Damask, the gorgeous game about spinning silks is hitting Gamefound on 27 April 2022. I went behind the box to find out more from its designer and publisher about the road to Damask!
Let’s start with you, Barbara, if we may. Thank you so much for chatting with me today, particularly as you have been very busy with a recent relocation to Canada – how exciting! Before we get into the beautiful world of damask and silk spinning, please can you tell us a little bit about yourself?
Nice to meet you Tora! Yes, I am back in Canada after a six-year stint in the UK. I’m a graphic designer and work remotely for my Canadian clients, so I am able to follow my husband around as he changes jobs. We both have British fathers, so we came to the UK for an adventure.
Before we came, I started to think about game design. I wanted to create more imaginative things that could be enjoyed by more people. I have two grown-up children, so I began with an idea for a game I wish had existed when they were young. It was the perfect time to move to the UK, as I was able to join the playtest groups, attend conventions, and work alongside other designers. I’ve learned so much, gained so many friends and colleagues. And just before heading back, Radical 8 Games offered to publish my first game!
Goodness- what a brilliant end to your UK adventure! And from graphic design to game design – that’s such an interesting development! Apart from the art, of course, what parts of the process of game design are you enjoying the most?
It’s hard to say what I enjoy most…
Structuring a games system really appeals to my designer’s brain. All good visual or 3D design is built on a clearly defined underlying system, and board games are no different. I love building frameworks, balancing odds, and working out efficiencies. It was interesting to discover that many game designers I’ve met have a maths or engineering background. It makes so much sense.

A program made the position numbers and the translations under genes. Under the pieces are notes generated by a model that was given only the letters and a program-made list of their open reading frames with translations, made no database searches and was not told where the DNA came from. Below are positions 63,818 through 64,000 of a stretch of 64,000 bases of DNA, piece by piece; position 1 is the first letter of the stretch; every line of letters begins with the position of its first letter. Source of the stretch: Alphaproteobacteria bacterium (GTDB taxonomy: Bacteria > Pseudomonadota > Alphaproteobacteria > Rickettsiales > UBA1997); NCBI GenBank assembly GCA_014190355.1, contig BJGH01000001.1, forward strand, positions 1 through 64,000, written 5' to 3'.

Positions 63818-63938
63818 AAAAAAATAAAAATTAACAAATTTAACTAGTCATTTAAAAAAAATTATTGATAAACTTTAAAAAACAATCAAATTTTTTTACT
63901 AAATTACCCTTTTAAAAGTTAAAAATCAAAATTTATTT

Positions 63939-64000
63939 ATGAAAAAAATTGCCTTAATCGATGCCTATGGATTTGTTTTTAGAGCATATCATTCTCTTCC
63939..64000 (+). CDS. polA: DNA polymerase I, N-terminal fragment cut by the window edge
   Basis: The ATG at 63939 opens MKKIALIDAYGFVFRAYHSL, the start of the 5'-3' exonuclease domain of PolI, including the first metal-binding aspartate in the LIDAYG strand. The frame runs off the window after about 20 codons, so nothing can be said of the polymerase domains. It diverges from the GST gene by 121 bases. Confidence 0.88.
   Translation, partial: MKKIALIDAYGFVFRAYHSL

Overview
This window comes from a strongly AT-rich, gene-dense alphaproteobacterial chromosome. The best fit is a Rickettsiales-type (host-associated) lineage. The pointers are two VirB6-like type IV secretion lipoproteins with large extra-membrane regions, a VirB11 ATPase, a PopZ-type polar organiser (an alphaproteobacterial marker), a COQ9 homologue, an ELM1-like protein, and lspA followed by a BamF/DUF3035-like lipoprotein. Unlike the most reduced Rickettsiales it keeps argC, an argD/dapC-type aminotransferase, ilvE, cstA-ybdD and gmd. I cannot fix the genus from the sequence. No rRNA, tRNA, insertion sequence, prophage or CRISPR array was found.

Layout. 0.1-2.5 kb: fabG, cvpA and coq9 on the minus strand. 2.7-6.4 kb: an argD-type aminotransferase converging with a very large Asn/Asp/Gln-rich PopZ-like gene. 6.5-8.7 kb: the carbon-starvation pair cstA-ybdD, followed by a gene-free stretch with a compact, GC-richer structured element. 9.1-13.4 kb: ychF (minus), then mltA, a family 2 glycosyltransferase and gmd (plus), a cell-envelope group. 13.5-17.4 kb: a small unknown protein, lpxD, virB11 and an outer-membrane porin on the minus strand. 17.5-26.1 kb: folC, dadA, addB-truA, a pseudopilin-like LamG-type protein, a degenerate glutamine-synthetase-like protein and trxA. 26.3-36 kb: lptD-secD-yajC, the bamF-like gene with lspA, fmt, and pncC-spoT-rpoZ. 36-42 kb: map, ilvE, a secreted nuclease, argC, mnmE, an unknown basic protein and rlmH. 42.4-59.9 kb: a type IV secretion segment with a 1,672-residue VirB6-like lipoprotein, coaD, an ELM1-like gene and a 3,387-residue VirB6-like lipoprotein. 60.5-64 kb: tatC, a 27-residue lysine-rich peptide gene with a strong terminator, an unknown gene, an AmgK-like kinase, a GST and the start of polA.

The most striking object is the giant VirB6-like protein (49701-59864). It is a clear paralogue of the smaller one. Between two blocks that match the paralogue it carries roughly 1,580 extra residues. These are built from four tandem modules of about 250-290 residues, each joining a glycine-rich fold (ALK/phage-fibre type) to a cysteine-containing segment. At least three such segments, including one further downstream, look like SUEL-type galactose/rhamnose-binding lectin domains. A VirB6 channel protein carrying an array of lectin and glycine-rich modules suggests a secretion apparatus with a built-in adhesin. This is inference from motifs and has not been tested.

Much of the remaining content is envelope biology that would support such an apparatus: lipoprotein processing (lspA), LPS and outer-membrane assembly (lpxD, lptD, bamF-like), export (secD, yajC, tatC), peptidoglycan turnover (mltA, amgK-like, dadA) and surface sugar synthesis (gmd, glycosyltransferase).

The other aspect of game design that I love is world-building. As a child, I’d pore through books on Greek mythology and medieval fairy tales, and when I discovered a copy of the Lord of the Rings on a shelf in the far corner of the school library, it changed me forever.
Being able to combine these two elements — a formal system and a world or story — into one end product is pretty much all I could ask for. I can’t think of anything I’d rather do now.
I also have to mention that making prototypes is really fun. I use a lot of printer ink!
Ha ha well I have been very lucky to have played a prototype of Damask (full preview here), and I can attest to the high ink usage there! But I have really enjoyed diving into the Damask world you have created. In your own words, tell us what Damask is and what players will be doing when sitting at the table with that stunning looking box!
Damask is a lush puzzly game of patterns and colour. As a weaver of fine silk fabrics, you’ll be competing with others in the Guild to see who can create the most coordinated display, and earn the most wealth. You’ll fill your looms with silk thread, then mount them in your display, where you will gain coins for pattern and colour matches. You’ll have to manage your supplies well, as silk thread is in demand, and overstock costs. Fashion trends and favour with the Guild are key, so dress well when you sit down to play!
I didn’t know about the dress-code but I went away with patterns in my head! It has given our wallpaper at home a whole added layer of depth! Damask is definitely a game with beauty and brains – the strategic opportunities presented by the Guild Favours quickly becomes apparent after only just a few plays. You previously mentioned enjoying the process of working out efficiencies and connecting them to visuals in your designs. Do the mechanics of drafting and pattern matching factor into that?
I like that these mechanics, when combined, offer opportunities to make visual connections. As a graphic designer, I’m always thinking of the visual connections on a page, so I guess I’m drawn to these mechanics for the same reason. It just feels good to connect things that match and coordinate, and I wanted to give players a game where they could really indulge in that. There is also something calming and clean about enjoying shapes and colours simply for themselves, with no other meaning attached.
The other mechanic I like is set collection. I’m in that player profile that really enjoys collecting and completing sets of things. To complete a damask, you need a particular set of coloured cubes. As a designer, I wanted to give those set-collectors out there a game with lots of these satisfying little moments.
Well I am one of them and I thank you for it! Going back to the visual aspect for a moment, Damask is one of the most colourful games I have played. The patterns are beautifully intricate and the colours on the cards pop (and I have been told they will shine even brighter in the retail version). And colour matching through synergies in damask mounting is a main way to score coins and Guild Favours. As a graphic designer, did you consider colour vision deficiency issues and accessibility in your game design?